Drill Site security – Moving equipment
Employees working on drill sites can be exposed to hazards associated with drilling equipment as well as risks that are related to climate and terrain in general. No one wants to deal with accidents on a drill site so education as well as precautionary measures can go a long way in reducing the number of accidents and the severity of the accidents. Yes, we know you may have heard this all before, but we believe it is worth repeating.
How accidents occur
Many hazards are related to moving and rotating equipment. Crush style injuries can be caused by catching fingers or feet between moving machine parts. Workers can be too close to exposed rotating parts on the drill – they may be required to get close to the point of operation in order to change rods or bits or collect core.
Impact injuries can be caused by hitting fingers or hands when using tools or by being hit by flying material such as broken cables.
Entanglement injuries can occur by being too close to unguarded machinery, where loose clothing, jewelry or loose long hair can draw workers into the equipment.
Prevention is the key
- Personnel should be educated about the hazards related to diamond drills, and properly trained in the correct operation and maintenance of tools and drilling equipment.
- Employees should be supervised to make sure safe working practices are employed and control systems are used.
- All drilling equipment with exposed moving parts should be guarded, and systems should be in place to prevent workers from getting too close to exposed moving or rotating parts of the machine. These systems can include emergency stops to quickly stop equipment motion in case of an incident, and limit switches.
- In addition to these guards, interlocks that prevent inadvertent contact with rotating equipment are a great idea and can be mandatory in some regions.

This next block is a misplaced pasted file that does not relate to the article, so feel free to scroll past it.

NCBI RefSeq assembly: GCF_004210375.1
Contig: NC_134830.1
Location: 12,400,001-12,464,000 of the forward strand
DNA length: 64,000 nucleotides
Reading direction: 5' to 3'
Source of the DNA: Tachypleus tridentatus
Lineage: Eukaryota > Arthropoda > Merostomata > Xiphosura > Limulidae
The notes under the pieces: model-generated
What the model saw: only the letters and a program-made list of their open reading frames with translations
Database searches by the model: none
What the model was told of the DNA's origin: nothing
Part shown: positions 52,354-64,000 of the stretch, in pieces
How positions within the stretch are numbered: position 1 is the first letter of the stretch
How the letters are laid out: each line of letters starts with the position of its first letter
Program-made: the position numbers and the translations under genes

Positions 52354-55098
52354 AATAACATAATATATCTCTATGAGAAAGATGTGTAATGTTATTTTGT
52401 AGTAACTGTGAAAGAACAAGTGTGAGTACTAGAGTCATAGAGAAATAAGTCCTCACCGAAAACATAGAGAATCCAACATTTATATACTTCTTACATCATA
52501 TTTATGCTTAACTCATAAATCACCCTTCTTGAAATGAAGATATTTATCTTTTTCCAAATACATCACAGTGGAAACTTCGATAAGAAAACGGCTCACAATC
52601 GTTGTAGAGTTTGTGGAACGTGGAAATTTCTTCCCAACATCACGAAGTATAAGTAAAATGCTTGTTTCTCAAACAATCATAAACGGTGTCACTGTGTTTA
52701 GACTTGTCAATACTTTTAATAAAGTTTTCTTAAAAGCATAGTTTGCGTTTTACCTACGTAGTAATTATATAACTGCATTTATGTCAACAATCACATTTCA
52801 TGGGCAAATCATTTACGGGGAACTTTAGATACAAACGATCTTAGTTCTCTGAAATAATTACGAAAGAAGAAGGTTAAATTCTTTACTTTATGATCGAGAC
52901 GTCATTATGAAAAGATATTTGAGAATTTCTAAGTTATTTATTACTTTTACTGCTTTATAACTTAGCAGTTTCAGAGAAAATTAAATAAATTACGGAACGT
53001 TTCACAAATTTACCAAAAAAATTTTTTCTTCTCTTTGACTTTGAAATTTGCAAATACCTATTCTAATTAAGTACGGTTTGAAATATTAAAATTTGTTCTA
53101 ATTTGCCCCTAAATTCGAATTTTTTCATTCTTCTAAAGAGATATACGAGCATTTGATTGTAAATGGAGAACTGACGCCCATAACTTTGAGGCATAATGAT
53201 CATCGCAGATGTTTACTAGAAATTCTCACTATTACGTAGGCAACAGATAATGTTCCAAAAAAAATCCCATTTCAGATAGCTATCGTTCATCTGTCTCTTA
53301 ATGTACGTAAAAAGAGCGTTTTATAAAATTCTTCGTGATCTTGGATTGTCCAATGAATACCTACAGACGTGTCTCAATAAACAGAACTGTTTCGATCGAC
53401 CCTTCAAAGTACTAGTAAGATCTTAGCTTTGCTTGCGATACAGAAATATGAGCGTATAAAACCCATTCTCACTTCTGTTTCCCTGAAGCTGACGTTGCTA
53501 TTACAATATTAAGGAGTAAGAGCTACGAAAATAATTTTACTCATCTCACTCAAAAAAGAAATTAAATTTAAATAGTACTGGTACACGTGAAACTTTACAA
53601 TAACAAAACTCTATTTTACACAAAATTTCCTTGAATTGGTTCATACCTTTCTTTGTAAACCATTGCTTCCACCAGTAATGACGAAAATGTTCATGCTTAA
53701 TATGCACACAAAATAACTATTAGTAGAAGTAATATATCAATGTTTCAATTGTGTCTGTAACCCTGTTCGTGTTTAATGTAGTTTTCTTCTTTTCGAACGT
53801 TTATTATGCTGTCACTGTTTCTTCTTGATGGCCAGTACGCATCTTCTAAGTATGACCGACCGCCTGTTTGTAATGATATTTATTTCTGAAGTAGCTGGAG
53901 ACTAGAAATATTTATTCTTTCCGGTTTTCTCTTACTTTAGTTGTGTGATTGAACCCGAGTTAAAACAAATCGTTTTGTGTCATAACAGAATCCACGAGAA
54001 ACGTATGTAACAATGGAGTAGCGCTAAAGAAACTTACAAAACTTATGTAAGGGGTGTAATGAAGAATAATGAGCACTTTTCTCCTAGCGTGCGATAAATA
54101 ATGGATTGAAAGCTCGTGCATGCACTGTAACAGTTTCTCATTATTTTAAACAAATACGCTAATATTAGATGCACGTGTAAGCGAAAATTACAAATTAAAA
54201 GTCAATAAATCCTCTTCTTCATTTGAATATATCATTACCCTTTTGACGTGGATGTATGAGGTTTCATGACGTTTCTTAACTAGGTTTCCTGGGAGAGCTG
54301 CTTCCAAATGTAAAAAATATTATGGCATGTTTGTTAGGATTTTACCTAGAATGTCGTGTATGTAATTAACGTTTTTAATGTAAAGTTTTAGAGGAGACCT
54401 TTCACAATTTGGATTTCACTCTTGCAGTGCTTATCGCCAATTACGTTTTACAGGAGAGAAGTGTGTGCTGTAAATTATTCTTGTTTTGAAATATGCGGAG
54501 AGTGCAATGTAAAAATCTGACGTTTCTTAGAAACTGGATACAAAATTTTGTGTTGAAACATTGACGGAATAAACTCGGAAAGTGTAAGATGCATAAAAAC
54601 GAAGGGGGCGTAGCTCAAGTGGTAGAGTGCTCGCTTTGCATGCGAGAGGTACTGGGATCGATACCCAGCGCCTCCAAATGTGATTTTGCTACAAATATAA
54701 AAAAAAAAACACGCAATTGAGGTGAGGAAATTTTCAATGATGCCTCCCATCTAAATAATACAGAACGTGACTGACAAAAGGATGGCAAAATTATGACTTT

- Prior to removing guards to conduct maintenance, the equipment must be shut down a locked out and tagged out, based on a specific procedures.
- Have an established medical emergency plan. While prompt medical care is best, this may not be possible on remote sites. Make sure you have suitable rescue equipment and a designated contact location near the drill site to facilitate contact with Emergency Medical Services.
- When working in remote sites, emergency first aid protocol should be studied practiced and implemented. Daily “tailgate talks” are a common and recommended practice and involve an informal meeting where safety issues covered.
- Make sure you do daily equipment inspections before each shift starts.
Employee Safety checklist
- Wear well-fitting protective clothing.
- Wear a hard hat, eye protection and safety boots.
- Use a safety belt and life line.
- Don’t wear rings and jewelry at work.
- Use the right tool for the job and use it correctly.
- Don’t try to repair moving machinery.
- Store tools properly.
- Don’t rush.
- Keep the work place neat and safe.
- Lift heavy objects properly.
- Know and respect fire hazards.
- Check wire rope and other equipment regularly.
- Replace worn equipment.
- Know the equipment. Study the operation manuals and follow the suppliers’ safety recommendations.